Mosley did not publicly acknowledge his debt to Chamberlain and to Blatchford, despite his obvious paraphrasings from their writings and speeches. His struggles with the Chamberlain family in Birmingham were perhaps too recent for him to do anything but denounce Conservative protection. His grounds for doing so were the same as those which had prevented Blatchford and the Clarion from joining Chamberlain's Tariff Reform campaign, despite their approval of protection. The Conservatives, Mosley asserted, 'have handed over the fiscal system of the country to a struggling committee of appointed businessmen who are vested with wide powers, but are endowed with inadequate information and with no machinery.' Like Blatchford, and his Clarion colleague R. B. Suthers, Mosley called for 'scientific' protection, protection which was 'made conditional upon industrial efficiency' and 'upon good wages to the workers.' 19 Mosley had joined socialism to protectionism as Blatchford, Suthers, and Bernard Shaw had urged.

Mosley's slogans were the same as those of Chamberlain



Quoted in Mosley: The Facts, p. 90.


Ibid., p. 90.


Oswald Mosley, The Greater Britain ( London, 1932), p. 90.

and Blatchford. Mosley, too, called for a policy of the 'selfcontained Empire,' and urged that 'we build an Empire system that rests on the simple principle that the British people shall consume what the British people produce.' 'Nothing shall be imported into Britain,' Mosley declared, 'which can be produced within Great Britain . . . [this] will give employment to nearly a million and a half of our people. In addition, British industry will be free on the home market from the cheap foreign competition, which to-day holds down wages and diminishes the extent and purchasing power of the home market.' 20 In urging that immigration be stopped, he repeated the most famous of Blatchford's slogans: ' Britain for the British,' he declared, 'is our motto.' 21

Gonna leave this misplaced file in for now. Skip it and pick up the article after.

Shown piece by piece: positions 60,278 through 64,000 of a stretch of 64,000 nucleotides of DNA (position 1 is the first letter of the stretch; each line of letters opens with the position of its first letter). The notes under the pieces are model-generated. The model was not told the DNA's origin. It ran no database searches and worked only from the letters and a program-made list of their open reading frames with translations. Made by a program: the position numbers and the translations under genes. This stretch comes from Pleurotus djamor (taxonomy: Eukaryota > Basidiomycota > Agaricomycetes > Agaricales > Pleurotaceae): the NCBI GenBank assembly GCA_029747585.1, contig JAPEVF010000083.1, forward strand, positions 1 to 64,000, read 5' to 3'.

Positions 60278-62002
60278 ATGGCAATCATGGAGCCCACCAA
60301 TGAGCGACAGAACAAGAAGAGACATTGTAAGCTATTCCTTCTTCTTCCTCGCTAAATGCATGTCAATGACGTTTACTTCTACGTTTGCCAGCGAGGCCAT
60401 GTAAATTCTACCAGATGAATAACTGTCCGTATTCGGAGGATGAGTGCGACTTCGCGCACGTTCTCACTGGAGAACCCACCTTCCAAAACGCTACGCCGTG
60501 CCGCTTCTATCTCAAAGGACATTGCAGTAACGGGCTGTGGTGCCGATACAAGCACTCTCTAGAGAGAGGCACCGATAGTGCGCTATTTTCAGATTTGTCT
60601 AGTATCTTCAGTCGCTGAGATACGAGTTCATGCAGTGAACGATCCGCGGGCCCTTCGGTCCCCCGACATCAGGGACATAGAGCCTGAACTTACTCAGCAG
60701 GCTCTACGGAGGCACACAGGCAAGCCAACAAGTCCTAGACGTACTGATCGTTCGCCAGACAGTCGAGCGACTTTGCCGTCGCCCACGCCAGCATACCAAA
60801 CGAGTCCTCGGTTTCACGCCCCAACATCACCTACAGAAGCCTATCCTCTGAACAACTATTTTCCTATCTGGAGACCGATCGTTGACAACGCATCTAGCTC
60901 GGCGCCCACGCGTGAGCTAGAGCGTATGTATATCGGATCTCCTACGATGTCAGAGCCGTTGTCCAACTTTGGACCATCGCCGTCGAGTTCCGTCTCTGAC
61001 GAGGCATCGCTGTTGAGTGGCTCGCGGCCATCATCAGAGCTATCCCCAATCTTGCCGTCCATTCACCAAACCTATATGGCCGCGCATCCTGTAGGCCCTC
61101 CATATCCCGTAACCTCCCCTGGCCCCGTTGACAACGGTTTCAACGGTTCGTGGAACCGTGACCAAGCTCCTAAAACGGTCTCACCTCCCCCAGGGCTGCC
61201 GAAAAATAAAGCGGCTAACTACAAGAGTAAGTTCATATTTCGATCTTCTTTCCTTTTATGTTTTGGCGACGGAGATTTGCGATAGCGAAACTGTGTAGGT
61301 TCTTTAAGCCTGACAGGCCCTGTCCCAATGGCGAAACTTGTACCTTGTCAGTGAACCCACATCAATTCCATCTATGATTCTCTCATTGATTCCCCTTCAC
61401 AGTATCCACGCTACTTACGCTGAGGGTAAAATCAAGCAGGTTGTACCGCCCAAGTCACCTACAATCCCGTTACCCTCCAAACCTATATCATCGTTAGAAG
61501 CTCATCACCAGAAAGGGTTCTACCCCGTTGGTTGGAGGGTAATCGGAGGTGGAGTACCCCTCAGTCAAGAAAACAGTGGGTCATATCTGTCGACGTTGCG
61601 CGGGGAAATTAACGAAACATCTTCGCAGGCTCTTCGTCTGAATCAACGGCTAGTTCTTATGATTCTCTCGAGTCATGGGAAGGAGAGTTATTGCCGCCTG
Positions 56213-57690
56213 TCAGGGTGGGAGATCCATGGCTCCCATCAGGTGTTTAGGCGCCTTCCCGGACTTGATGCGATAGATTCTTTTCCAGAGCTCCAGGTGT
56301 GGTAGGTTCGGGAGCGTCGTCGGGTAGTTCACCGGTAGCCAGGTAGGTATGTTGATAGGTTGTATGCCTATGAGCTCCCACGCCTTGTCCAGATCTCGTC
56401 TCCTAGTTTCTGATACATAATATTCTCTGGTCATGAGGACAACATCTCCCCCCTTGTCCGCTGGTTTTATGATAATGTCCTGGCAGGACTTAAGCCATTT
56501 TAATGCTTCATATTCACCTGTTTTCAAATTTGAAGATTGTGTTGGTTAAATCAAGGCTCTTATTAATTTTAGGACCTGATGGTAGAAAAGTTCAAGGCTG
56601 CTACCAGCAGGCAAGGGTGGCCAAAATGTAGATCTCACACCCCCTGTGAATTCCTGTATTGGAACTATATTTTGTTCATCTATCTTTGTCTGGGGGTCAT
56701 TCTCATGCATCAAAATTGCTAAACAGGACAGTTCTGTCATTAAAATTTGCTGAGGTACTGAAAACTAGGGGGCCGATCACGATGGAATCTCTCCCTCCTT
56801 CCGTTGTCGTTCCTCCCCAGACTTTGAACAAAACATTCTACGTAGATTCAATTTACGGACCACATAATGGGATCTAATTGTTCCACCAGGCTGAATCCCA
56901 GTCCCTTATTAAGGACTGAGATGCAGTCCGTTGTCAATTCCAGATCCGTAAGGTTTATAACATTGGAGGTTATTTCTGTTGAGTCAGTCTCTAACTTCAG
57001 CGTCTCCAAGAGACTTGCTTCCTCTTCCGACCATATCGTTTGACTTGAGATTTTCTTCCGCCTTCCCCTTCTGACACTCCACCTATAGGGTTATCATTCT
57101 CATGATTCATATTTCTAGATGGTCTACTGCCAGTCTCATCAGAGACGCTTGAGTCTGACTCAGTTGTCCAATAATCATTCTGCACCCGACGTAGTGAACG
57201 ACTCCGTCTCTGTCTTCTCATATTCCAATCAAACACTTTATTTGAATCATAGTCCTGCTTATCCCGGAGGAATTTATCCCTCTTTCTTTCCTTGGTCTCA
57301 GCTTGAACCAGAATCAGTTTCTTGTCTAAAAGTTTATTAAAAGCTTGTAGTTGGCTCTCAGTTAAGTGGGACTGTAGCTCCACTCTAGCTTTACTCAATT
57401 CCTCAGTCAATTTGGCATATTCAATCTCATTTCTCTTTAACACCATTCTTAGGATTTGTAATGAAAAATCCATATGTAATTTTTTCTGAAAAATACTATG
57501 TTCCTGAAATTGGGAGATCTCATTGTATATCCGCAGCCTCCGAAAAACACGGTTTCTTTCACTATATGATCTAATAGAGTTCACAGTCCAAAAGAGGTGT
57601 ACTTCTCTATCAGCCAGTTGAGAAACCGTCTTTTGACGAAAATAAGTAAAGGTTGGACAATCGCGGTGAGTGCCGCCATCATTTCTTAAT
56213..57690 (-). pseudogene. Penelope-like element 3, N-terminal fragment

The German National Socialists espoused the cause of 'productive' industrial capital and denounced 'parasitic' finance capital of the 'international bankers,' whom the older German social-imperialists had thought of as predominantly British, and whom the Nazis of the 'twenties and 'thirties thought of as Jewish. Like the Nazis, Mosley, too, denounced 'international Jewish finance,' in particular as it was represented by Wall Street. New York's new position in international banking had made it possible for British fascism to adopt, at least in part, the posture of 'proletarian nation' which German and Italian social-imperialism had been able to assume more naturally. Yet, despite the aping of the Germans and Italians, Mosley's opinions on this matter had to be substantially different, given the rather special nature of Great Britain's position. It was therefore thoroughly rooted in the special arguments of earlier English social-imperialism. In confirmation of the view of both Hobson and Schumpeter that protection was the inevitable basis for imperialism, Mosley roundly denounced the 'usurious' imperialism of Free Trade and adopted, rather fully, the neomercantile imperialism of the Tariff Reformers, which we have described above.